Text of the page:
Since pressure is the main cause of the development of pressure ulcers, the relief of endangered body parts has top priority, for example through: mobilization, storage and change of position. Other measures such as skincare or blood circulation may supplement but not replace pressure relief measures. At the same time, as far as possible, other risks are eliminated, such as incontinence or sweating.
The bedridden should be mobilized as soon as possible. To mobilize a patient is not only getting up, but any movement exercises (even in bed). Early passive exercise exercises can be started, which can be increased to active exercises through assistive exercises (leading and supporting the caregiver). If these exercises are integrated into other care procedures (whole-body washing, rearrangement), they require little time compared to the benefits.
The aim of the bearings for decubitus prophylaxis is the enlargement of the support surface. As a result, the weight of the patient is distributed over a larger area, the contact pressure on individual body parts is thus reduced. A distinction is made between soft and super soft storage: In soft storage (for example with anti-decubitus mattresses, waterbed, gel cushion, fur), the contact pressure should not exceed a certain pressure. With the help of special mattresses, the patient can be stored super-soft, which should ensure unrestricted oxygenation of all skin areas. Soft and super-soft storage, however, lead to reduced mobility and inhibit spontaneous movements of the person concerned. For this reason, patients who still move minimally, not too soft stored.
If soft and super-soft storage are not sufficient for decubitus prophylaxis, the patient must be relocated at fixed intervals. Regular repositioning ensures an interim complete pressure relief of endangered skin areas. Patients should be rearranged at least every two hours, and more frequently for risk factors. As a rule, you can alternate between left and right side position and supine position, only a few patients accept the prone position. For example, if a patient can not be turned over to the right side due to his or her illness (for example due to an artificial hip joint), it is changed every two hours between left lateral position and supine position. However, this reduces the recovery time of the endangered skin areas to half!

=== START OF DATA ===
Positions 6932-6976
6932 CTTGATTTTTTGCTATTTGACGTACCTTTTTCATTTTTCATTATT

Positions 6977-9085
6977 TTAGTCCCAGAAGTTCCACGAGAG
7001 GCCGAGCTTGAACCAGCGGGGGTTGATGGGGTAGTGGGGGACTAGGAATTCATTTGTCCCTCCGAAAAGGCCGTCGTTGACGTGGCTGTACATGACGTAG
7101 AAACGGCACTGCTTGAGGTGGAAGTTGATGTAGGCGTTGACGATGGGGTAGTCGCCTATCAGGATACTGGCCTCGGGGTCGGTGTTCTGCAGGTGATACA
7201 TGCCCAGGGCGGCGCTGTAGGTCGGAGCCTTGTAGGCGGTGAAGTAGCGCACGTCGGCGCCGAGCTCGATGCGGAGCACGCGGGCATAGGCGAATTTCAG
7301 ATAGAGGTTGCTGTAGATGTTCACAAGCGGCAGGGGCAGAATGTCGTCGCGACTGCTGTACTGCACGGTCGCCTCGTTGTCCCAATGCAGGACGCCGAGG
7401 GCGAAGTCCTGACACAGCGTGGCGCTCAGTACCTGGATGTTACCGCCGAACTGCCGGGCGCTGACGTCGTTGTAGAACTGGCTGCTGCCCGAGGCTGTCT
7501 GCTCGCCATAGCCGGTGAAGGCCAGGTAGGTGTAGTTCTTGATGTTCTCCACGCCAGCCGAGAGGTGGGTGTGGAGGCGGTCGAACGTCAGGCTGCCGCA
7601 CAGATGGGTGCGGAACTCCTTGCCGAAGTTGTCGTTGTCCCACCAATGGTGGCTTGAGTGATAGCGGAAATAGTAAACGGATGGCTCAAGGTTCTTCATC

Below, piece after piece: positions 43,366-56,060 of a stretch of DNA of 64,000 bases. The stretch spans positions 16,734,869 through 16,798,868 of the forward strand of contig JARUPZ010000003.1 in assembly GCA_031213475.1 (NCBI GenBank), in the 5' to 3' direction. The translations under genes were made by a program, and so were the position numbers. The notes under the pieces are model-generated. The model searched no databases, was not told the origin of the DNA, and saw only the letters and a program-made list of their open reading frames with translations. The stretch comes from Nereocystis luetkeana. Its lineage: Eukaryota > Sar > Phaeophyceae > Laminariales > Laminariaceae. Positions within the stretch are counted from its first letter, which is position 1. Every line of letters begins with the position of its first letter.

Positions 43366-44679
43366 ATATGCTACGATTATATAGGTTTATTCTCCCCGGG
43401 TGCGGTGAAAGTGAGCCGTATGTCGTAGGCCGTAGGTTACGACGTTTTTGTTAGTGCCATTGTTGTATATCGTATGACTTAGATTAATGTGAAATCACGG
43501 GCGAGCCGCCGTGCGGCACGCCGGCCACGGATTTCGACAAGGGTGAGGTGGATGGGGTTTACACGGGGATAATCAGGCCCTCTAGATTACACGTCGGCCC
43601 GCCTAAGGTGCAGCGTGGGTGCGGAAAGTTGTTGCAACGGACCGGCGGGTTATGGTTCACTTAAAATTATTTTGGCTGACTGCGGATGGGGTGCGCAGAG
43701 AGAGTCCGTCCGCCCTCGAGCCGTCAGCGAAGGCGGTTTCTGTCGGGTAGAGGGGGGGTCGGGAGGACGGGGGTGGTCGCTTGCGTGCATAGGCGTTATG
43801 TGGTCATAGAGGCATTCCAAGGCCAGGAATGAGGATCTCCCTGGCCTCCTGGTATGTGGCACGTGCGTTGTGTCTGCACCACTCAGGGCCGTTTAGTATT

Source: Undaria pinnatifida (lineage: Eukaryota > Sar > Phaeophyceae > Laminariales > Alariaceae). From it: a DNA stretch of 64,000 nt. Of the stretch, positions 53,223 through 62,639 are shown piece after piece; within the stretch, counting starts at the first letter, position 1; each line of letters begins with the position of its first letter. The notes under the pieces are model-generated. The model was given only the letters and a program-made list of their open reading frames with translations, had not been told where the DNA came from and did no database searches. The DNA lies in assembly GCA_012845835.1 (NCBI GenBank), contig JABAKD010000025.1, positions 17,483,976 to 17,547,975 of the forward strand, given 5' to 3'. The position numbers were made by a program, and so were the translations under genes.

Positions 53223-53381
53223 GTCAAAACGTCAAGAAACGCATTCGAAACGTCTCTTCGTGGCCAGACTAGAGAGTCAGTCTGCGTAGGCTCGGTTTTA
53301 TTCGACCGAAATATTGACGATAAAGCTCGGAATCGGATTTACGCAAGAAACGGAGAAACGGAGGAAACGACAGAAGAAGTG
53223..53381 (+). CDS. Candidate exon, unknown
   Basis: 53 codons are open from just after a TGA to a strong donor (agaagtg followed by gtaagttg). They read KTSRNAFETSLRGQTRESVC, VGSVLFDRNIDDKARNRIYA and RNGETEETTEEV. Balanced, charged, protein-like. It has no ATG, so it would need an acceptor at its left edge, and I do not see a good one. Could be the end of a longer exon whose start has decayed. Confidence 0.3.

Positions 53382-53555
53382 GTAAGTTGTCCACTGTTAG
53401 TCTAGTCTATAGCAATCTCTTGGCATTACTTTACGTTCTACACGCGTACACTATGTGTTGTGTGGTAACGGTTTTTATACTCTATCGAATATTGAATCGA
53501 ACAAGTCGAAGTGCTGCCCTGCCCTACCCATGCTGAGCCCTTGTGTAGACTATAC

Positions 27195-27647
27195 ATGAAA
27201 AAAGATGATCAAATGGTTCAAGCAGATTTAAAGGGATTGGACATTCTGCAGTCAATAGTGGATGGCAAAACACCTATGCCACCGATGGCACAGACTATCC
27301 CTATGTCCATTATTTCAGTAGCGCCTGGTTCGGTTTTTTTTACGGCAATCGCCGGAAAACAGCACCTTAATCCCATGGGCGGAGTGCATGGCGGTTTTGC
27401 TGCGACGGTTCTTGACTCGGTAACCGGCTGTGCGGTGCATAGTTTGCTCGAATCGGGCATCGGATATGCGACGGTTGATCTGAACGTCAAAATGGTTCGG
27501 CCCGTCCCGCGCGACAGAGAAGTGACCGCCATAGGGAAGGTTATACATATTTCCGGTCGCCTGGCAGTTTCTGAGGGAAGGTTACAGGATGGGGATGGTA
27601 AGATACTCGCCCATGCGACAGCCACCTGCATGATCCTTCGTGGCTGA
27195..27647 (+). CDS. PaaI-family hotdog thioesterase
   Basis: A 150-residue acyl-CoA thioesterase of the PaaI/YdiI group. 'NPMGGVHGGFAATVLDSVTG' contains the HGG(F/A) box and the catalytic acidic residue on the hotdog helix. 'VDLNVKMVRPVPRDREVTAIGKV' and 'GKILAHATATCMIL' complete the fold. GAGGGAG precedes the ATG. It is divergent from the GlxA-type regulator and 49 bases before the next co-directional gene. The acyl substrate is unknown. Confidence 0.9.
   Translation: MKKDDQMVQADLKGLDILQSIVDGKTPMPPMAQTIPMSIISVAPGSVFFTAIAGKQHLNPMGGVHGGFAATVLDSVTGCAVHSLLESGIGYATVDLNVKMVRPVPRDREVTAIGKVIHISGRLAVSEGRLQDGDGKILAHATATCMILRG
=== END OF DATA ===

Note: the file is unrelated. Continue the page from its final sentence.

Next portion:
Protects the skin from harmful influences. For example, skin care protects the skin of incontinent patients from stool or urine. A "nutrition" of the skin from the outside is not possible, so that creams and ointments do not replace acts that ensure the skin circulation (ie the nutrition from the inside), for example, storage and change of position. It is important to know that moist skin can develop into a decubitus ulcer. Therefore, it is important to keep the skin dry.
To promote the blood circulation of the skin, if the patient's condition allows it, warm full baths with added carbon dioxide can be carried out or the skin can be gently massaged during body care and then rubbed off. The skin of vulnerable patients should be checked for redness on a regular basis (at least once or twice daily). Well suited to the body care and the beds. A reddening of the skin, which does not disappear within 20 minutes when pressure is relieved, is the first sign of an incipient decubitus ulcer. It makes little sense to wait for any remarks by the patient, because above all those patients are at risk who feel nothing due to sensory disturbances and then do not turn themselves (for example, diabetics with polyneuropathy).
Beware of old braids in the care of decubitus patients!
Unfortunately, in some places still traditional, but demonstrably rather harmful "prophylaxis" is common. Ointments help little. For skin care do not use greasy ointments, milking fat etc. They clog the skin pores and prevent the heat balance. Iron and blow dryer is megaout. Do not iron and blow the skin! This measure is not only ineffective, it even leads to increase the germ burden, because with the hair dryer germs are blown to the skin. Improper use may cause cold damage and burns. Do not rub the skin with rubbing alcohol or other alcohols as alcohol will degrease the skin. This leads to small cracks in the skin, through which germs can easily penetrate. The addition of essential oils (pine needle oil) can not sustainably increase the circulation of the skin. Mercurochrome used to be almost "literary" in the past, today tons of red stuff are being used. It contains poisonous mercury, which is absorbed through the skin and makes it difficult to observe the color of the skin due to its rich red color. In addition, the stains of clothing never go out. Do not use skin disinfectant prophylactically. Skin germs are physiological. By prophylactic use of skin disinfectants, this natural skin flora is destroyed along with the pathogenic germs. Avoid rubber and plastic. They prevent the skin from determining the optimal moisture content itself. It can not be ruled out that some incontinence aids increase the risk of decubitus due to the incorporated plastic foil. A regular review of whether the planned and implemented measures are sufficient, ensures the success of decubitus prophylaxis.
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